graphics programs to check out the picture more closely. As I had suspected, it had not been made from a bad phone, but doctored—quickly and rather carelessly—to look like it. The amateurishness of the job didn’t simplify matters. Anyone with the fairly basic vidware that came bundled with almost every computer nowadays could have done it; Irina herself, someone else, even Nedra. Though what motive Nedra would have wasn’t clear. True to her word, Nedra and her family were involved in about three dozen clubs, leagues, societies, committees, and foundations, even a symposium. But the biggest, and potentially most controversial, was the Libria Family Foundation.

Founded in the first days after the revolution as an organization to explore and finance methods to encourage a boost in the birthrate, the LFF had members of influence on the Council and in various ministries. Its mainline was greying, like much of Libria, and manoeuvred for funding and recognition for health, education, and employment issues. It had other members who engaged in more direct action such as boycotts, demonstrations, and ‘Net campaigns. Some had come full circle and were demanding the selective re-introduction of ‘doses,’ not of Prozium, but of fertility treatments; others were engaged in efforts to keep younger women out of the workplace, and fought for programs to raise the retirement age and bring in immigrants from other areas. Some were active on euthanization; a case involving a prominent citizen was in and out of the news these days. Some were even trying to re-introduce religion, not without some success. The ‘netcasts had been featuring that lately. Some called the new BCI routine religion of a sort. And a few, like the Earthlight Center, talked about what had once been called ‘eugenics.’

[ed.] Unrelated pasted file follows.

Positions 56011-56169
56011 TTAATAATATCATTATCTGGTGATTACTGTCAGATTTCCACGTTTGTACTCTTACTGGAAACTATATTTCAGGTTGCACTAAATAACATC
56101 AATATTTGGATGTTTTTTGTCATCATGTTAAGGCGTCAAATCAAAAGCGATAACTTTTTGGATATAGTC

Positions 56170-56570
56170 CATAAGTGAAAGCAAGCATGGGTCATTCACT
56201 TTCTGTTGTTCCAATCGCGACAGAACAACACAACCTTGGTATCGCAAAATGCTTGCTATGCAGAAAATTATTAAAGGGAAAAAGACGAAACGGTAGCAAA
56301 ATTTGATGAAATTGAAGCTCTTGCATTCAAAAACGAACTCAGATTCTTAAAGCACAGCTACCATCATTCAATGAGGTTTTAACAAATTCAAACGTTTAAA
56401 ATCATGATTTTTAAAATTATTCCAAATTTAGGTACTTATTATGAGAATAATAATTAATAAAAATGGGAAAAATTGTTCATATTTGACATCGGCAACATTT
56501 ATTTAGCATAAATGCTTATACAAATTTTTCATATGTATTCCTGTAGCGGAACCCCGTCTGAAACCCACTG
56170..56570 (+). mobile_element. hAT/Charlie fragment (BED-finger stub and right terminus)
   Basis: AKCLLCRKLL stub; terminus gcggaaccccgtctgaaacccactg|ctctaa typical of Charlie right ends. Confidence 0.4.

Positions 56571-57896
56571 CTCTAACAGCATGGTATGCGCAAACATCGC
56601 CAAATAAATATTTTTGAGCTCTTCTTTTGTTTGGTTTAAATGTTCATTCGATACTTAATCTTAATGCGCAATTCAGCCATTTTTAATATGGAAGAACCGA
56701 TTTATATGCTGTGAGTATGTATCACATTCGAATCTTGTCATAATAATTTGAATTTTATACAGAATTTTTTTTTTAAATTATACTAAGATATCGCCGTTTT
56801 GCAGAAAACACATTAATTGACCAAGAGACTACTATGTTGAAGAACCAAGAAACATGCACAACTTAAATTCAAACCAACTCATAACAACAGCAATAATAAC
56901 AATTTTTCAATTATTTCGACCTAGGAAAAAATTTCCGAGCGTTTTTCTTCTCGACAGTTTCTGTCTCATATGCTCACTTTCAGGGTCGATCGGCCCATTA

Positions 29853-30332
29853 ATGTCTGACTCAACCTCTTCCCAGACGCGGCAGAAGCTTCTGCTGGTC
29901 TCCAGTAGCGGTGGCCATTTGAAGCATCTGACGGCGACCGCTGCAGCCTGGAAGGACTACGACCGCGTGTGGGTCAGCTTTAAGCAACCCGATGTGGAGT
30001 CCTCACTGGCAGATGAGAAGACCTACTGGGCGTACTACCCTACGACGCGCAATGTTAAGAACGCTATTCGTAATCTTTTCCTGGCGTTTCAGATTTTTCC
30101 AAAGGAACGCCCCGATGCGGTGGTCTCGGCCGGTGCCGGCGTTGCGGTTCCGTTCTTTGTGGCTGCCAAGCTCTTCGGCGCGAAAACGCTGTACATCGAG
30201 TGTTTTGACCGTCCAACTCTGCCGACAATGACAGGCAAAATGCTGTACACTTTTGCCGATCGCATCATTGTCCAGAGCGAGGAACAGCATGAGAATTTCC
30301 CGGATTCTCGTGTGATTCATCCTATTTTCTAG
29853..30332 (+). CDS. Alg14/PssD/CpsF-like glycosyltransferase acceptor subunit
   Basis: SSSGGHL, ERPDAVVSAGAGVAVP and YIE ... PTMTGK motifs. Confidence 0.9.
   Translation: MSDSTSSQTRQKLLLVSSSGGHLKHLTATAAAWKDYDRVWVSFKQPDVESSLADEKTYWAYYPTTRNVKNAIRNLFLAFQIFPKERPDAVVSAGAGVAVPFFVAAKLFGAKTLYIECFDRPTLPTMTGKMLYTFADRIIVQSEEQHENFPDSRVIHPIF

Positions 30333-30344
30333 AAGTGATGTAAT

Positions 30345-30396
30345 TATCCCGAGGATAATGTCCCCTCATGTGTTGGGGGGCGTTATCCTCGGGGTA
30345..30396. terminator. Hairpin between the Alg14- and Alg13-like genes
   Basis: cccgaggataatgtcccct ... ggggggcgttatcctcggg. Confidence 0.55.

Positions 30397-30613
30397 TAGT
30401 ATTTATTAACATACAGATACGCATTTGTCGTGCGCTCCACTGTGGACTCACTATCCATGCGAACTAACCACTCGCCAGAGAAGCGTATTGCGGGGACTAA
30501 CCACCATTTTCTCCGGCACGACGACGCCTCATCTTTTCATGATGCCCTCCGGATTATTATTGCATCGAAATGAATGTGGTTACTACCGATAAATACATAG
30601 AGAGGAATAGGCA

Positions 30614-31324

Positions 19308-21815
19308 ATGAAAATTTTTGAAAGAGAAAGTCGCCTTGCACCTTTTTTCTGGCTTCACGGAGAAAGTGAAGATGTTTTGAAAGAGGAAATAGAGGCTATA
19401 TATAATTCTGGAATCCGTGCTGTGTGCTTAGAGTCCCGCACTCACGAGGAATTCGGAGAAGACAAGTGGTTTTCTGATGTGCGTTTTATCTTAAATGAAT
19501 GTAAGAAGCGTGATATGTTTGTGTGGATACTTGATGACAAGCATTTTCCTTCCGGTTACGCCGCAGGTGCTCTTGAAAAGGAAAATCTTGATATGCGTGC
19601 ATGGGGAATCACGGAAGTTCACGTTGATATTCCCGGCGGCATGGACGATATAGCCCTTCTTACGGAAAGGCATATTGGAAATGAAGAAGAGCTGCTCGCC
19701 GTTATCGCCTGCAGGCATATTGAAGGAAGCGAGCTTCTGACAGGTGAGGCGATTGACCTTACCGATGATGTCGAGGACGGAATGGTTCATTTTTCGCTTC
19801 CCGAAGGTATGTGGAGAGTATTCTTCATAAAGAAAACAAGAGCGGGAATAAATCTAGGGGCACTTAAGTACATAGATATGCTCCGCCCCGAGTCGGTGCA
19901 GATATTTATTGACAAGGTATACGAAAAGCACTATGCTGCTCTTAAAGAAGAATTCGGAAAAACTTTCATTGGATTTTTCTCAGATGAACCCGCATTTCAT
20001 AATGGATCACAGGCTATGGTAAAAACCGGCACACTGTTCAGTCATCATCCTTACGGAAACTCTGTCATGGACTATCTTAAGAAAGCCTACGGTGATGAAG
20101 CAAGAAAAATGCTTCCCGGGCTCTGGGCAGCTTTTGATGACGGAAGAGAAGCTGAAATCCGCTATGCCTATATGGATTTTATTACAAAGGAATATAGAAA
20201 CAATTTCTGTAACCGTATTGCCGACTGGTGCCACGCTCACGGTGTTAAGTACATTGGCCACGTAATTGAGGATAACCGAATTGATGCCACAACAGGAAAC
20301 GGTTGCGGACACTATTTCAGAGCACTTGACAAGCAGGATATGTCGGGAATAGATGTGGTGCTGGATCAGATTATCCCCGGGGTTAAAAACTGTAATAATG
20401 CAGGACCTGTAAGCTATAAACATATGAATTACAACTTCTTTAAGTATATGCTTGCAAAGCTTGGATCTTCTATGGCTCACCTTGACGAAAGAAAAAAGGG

After my routine vidmeet with my liaison over at ConSec, and a talk with the lawyer, I thought for a few minutes. I must have been thinking hard, because I looked up to see Jak in the doorway.

“What are you doing?” she asked.

I looked down at my hands. “Rearranging my desk,” I said.

“As if you do any work on it,” she said tartly. “Getting ready to head out?”

“I have some friends to talk to back in the neighborhood,” I said. “If anything comes up, text me, don’t buzz me.”

“Yes, sir,” she said. “I’m doing another filedump right now. Another two weeks at this rate and we’ll be caught up. Then what’ll I do?”

“Do your nails,” I said. “Primp. Watch ‘netcasts. Take a call now and then. You know, the usual office assistant stuff.” I got up, shrugged on my overcoat, took my hat and gymbag. “See you Thursday.”

As I went past her, she put a hand on my arm, just above my ID band. “Why don’t you hire me full-time?” she blurted out.

I stopped. “Hire you away from the company? I can’t afford you full time,” I said. “You know the salary laws. If I could have you full-time instead of half-time, and get away with only paying you fifty percent more for it, I’d do it. I know you have to have two other part-time jobs on the outside, but that’s how it is.”

“Yeah,” she said with a tang in her voice. “It’s thanks to that my last divorce happened. He took up with a college student that he said he’d get to see face-to-face once in a while. He was at the protest with her yesterday. Or maybe another one. They all look alike to me.” Then she looked at me searchingly. I realized she was thinking about how I wasn’t married.

I said gently: “I know, kid. I know. See you Thursday.”

I went out.





I was not as well-situated as Nedra Madour; I had to walk, or tube around Libria along with the great unwashed. Bikes and scooters were popular, but I didn’t bother. I liked walking. I had real leather shoes to do it in—‘that’s, uhh, kinda sexy,’ an office assistant had said once--procured and maintained for me by an Arabi guy in the Soho neighborhood, which is where I happened to be headed now. He was one of the immigrants that the LFF had helped bring over from Arabistan, one of their success stories. He and his wife had five children, practically unheard-of by Librian standards, and made ends meet by supplying a bit of this and that to the better-off citizens. He had a few compatriots who did likewise. I was going to see one of them.